Stupid. Lazy. Uninvolved. Ignorant. Timid. Detached. Neurotic. Weak. Powerless. Unreliable. Ineffectual. Irresponsible.
What do all these words have in common? They are all descriptions of how men and fathers are depicted in today’s Western culture.
Television is a great example of the problem. Whether it’s Archie Bunker from All in the Family, Al Bundy from Married With Children, George Castanza from Seinfeld, Peter Griffin from Family Guy, or Homer Simpson from The Simpsons men are often portrayed as fools and inferior to not only their wives, but to their own children as well. And this isn’t even considering the latest onslaught of one-parent homes (homes absent of any father), and those normalizing homosexuality. These trends have been increasing every year and it seems to show no sign of stopping.
The problem is especially pervasive in shows geared toward children as Hollywood and the current culture is hell-bent on turning the hearts of the children away from their parents–especially their fathers.
If you still need convincing, turn on Nickelodeon or The Disney Channel and watch how men are depicted. It won’t take long for you to see what I mean. Even the commercials feed into this distortion of manhood. In so many cases all authority figures are depicted as incompetent including teachers and police officers, but none are so marginalized as fathers.
Mothers are depicted as much more capable of navigating through life than their incompetent spouses, but even they take a back seat when it comes to the kids themselves. Watch these same channels and observe how the kids are depicted. They’re the ones in control, who are running the show, making all of the important decisions, saving the world, and doing it all with zero or minimal input from their parents–especially that detached lump on the couch they call dad.
William Leith recently wrote an eye-opening piece in England’s Daily Mail in which he asked Why Do All My Son’s Books Tell Him All Men Are Useless? I highly encourage you to read the article; here are some excerpts:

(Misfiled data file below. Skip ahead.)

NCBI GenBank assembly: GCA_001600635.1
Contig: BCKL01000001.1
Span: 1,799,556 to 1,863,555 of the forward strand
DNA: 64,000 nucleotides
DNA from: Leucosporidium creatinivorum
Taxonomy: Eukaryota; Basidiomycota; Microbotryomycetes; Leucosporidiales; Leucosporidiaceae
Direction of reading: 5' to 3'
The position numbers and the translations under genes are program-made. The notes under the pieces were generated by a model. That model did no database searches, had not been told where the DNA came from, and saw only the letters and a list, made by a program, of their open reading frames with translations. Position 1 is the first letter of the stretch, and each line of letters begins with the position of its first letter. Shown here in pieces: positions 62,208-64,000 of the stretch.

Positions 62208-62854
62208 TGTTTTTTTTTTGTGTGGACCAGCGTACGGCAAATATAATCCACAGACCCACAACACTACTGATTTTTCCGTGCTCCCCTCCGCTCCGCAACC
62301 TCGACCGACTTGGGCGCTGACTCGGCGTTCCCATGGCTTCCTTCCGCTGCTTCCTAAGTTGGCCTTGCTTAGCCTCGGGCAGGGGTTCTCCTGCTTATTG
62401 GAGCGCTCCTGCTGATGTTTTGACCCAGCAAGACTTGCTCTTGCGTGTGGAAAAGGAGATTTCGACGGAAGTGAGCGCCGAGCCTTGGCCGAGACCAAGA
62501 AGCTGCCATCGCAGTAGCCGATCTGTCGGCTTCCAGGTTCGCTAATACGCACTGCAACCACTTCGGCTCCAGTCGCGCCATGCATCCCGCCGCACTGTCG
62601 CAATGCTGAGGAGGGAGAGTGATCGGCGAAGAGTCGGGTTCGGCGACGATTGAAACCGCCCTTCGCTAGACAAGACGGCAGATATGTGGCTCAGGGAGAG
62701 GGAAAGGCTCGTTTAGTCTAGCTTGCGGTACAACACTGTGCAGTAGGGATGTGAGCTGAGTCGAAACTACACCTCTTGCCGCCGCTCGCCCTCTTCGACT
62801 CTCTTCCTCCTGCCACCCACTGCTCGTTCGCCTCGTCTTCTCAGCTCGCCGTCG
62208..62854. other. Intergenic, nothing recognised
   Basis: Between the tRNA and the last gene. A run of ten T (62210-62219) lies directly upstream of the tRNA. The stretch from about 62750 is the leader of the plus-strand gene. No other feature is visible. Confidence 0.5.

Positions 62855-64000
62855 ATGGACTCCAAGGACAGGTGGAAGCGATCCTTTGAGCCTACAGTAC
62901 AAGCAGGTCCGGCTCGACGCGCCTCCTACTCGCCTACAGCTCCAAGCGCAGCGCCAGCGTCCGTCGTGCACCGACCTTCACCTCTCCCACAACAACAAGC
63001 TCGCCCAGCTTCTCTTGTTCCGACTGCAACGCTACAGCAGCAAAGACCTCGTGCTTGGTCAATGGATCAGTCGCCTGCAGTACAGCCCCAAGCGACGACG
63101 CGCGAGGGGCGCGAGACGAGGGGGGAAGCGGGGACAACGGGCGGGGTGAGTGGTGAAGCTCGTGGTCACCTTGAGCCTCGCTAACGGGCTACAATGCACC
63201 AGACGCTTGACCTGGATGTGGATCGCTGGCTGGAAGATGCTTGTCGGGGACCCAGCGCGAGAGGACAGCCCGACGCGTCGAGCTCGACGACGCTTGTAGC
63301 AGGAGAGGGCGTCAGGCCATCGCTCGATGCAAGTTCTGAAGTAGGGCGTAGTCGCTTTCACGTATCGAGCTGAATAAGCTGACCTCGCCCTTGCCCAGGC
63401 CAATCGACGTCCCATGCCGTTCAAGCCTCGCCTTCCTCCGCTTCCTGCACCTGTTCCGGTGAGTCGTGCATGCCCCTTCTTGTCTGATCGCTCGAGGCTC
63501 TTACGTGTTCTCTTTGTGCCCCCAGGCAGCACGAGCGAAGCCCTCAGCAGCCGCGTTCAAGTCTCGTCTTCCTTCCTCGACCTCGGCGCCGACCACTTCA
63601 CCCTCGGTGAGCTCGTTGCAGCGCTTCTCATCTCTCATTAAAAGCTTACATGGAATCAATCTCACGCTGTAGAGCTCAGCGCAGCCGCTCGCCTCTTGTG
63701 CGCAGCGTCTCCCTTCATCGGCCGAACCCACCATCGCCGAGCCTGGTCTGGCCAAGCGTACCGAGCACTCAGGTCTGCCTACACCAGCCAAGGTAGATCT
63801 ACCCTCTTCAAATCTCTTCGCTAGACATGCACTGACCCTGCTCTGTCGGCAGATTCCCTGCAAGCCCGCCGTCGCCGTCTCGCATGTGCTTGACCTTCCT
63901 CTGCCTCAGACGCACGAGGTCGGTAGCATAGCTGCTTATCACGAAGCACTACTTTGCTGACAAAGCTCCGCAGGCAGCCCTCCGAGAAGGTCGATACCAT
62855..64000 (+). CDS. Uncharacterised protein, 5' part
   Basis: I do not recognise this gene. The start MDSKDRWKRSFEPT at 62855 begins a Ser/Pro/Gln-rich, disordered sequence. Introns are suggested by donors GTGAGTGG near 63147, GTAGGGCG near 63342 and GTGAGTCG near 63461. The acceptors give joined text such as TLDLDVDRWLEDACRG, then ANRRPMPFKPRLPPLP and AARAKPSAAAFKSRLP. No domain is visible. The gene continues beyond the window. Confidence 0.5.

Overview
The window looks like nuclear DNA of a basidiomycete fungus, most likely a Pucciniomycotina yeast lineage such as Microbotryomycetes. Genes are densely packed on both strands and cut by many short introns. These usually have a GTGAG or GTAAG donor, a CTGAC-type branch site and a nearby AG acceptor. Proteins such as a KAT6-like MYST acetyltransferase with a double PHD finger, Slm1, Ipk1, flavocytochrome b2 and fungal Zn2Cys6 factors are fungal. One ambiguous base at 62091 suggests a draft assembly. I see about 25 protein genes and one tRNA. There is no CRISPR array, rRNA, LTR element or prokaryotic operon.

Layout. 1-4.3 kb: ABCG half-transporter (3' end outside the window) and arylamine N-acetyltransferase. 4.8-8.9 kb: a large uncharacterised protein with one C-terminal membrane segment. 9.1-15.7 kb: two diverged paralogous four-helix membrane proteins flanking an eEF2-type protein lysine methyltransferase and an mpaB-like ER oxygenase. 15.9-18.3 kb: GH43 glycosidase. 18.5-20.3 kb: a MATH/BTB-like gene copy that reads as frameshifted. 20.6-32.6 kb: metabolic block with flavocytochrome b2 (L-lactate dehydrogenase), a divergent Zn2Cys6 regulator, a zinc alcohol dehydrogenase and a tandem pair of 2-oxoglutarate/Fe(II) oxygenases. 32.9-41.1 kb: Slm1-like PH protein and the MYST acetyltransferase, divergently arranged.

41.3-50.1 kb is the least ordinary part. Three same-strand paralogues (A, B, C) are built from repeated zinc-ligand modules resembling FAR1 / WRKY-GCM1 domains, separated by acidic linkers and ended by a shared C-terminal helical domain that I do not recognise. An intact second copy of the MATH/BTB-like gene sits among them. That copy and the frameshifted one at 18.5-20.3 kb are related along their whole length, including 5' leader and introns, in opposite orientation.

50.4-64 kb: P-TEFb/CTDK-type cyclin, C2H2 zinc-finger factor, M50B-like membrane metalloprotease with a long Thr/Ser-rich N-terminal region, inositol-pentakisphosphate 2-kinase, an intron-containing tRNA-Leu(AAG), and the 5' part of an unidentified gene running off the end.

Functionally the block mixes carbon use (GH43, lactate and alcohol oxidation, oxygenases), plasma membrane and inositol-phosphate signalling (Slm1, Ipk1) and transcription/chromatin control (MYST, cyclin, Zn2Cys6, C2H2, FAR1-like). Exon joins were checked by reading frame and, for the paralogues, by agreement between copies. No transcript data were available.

“A recent academic study confirmed that men – particularly fathers – are under-represented in almost all children’s books. And when they do appear, like the fathers in Gorilla and Zoo, they are often withdrawn, or obsessed with themselves, or just utterly ineffectual.”
“Why had this never bothered me? Because it’s all around us, everywhere we look. For years, men in our stories – not just for children, but adults, too – have been losing their authority. Not just years – decades. It’s crept up on us and now it’s everywhere. Remember when movie stars were strong and decisive? That was a long time ago now: John Wayne, Gary Cooper, Errol Flynn. Then came a new, softer type – Cary Grant and James Stewart were strong, yes, but against a background of self-doubt. And then came Jack Lemmon, Dustin Hoffman, Woody Allen, Bill Murray, Kevin Spacey – neurotic, bumbling, deeply flawed anti-heroes.”
Now I’ll readily admit that there are many, many men today who refuse to grow up (they’re known as Rejuveniles), but the situation begs the question: Is our culture’s entertainment merely reflecting the problem of the modern American male, or are these men actually the product of their culture’s entertainment?
For an absolutely wonderful story in which the father is refreshingly portrayed positively, I cannot recommend enough the book A Basket of Flowers; it’s one of my favorites.